Welcome to my blog, a way to present ideas, reflections, and observations with the school community and beyond. I blog on a regular basis, commenting on a thought-provoking experience, a significant development in education, and news of student and teacher work here at Catlin Gabel. My goal is to make you think, provoke a reaction, elicit diverse points of view, and affirm your faith in our school's mission. I hope you'll share with me and other readers any reactions you may have to my posts.
At Catlin Gabel, we value academic excellence and a life of the mind. It would be a narrow education, however, if that was our only focus. Donning the blue and white uniform of a Catlin Gabel Eagle and taking to the field (or the court, track, pool, course, or mountain) is an important learning experience for all students. As our athletic director Sandy Luu often says, sports don’t automatically build character, but they do reveal it. Playing sports at Catlin Gabel gives our students an opportunity to build their character through choices they make each day in practice and games.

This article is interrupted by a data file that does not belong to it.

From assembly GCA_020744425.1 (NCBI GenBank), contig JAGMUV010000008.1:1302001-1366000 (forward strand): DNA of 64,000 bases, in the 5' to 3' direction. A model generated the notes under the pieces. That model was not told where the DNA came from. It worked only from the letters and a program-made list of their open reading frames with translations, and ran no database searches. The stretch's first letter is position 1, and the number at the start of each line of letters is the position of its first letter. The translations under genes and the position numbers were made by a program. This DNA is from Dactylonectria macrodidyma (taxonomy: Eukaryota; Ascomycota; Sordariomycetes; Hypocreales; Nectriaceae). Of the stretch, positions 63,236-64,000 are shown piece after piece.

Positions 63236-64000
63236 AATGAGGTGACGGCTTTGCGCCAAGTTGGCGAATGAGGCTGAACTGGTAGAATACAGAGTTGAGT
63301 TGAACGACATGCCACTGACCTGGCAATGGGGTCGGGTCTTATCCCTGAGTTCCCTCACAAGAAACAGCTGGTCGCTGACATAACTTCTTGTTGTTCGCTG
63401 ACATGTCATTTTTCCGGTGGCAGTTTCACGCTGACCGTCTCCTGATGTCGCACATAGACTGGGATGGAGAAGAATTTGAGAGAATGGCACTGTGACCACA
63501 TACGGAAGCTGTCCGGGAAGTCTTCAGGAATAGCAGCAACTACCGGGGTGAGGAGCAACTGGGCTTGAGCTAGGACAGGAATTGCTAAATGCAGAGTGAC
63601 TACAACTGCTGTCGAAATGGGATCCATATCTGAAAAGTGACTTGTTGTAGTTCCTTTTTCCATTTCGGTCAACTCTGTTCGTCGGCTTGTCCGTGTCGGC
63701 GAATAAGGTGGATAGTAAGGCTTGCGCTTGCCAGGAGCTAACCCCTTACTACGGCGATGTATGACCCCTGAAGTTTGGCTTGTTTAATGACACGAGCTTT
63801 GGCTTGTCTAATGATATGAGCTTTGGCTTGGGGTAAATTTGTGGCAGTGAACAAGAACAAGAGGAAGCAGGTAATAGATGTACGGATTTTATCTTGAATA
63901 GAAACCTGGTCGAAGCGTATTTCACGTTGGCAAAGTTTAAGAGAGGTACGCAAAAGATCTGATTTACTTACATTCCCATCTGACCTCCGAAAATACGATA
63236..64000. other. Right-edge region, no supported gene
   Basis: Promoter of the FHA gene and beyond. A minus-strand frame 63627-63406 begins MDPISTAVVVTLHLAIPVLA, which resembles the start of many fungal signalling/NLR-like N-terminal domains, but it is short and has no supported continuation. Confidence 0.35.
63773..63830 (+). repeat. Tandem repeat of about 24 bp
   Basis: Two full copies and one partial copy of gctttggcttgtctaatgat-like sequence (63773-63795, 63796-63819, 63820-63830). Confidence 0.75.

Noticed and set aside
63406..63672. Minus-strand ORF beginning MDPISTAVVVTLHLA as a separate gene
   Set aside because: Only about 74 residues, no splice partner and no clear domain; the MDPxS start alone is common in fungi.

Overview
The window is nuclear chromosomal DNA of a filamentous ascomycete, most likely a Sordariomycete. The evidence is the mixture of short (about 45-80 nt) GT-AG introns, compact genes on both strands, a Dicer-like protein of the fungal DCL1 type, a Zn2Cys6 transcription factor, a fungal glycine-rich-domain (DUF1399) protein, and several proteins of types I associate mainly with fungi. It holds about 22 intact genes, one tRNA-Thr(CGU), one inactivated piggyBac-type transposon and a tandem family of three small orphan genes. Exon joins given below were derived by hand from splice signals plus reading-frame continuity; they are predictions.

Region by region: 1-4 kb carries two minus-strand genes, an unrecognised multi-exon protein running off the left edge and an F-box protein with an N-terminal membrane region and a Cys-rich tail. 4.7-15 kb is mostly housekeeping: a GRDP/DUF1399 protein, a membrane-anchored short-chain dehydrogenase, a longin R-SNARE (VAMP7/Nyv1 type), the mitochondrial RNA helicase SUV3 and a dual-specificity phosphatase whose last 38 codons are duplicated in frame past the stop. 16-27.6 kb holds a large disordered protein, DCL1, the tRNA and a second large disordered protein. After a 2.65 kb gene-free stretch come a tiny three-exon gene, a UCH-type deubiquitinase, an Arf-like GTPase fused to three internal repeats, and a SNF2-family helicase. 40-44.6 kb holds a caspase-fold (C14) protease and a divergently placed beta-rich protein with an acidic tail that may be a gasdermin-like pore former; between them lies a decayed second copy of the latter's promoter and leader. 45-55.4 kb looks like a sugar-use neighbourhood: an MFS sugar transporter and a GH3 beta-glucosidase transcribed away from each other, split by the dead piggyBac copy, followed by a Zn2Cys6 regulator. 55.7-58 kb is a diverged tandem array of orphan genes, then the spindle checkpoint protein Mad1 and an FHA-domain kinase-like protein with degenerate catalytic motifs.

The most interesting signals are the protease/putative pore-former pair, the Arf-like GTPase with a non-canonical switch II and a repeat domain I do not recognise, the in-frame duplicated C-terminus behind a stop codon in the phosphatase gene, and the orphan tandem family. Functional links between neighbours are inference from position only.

In fact, it has been a stellar year for our varsity boys and girls teams. Catlin Gabel has earned the OSAA All-Sports Award, given to the school with the most postseason success of any 3A school in the state. Those impressive results include state championships in girls’ tennis, and in boys’ track and field, cross country, and swimming. We earned state playoff bids in girls’ soccer, ……
Finding time for professional reading can be a challenge. I consider it a priority, however, because as extraordinary as the learning experience is at Catlin Gabel, the world keeps changing and we need to keep learning.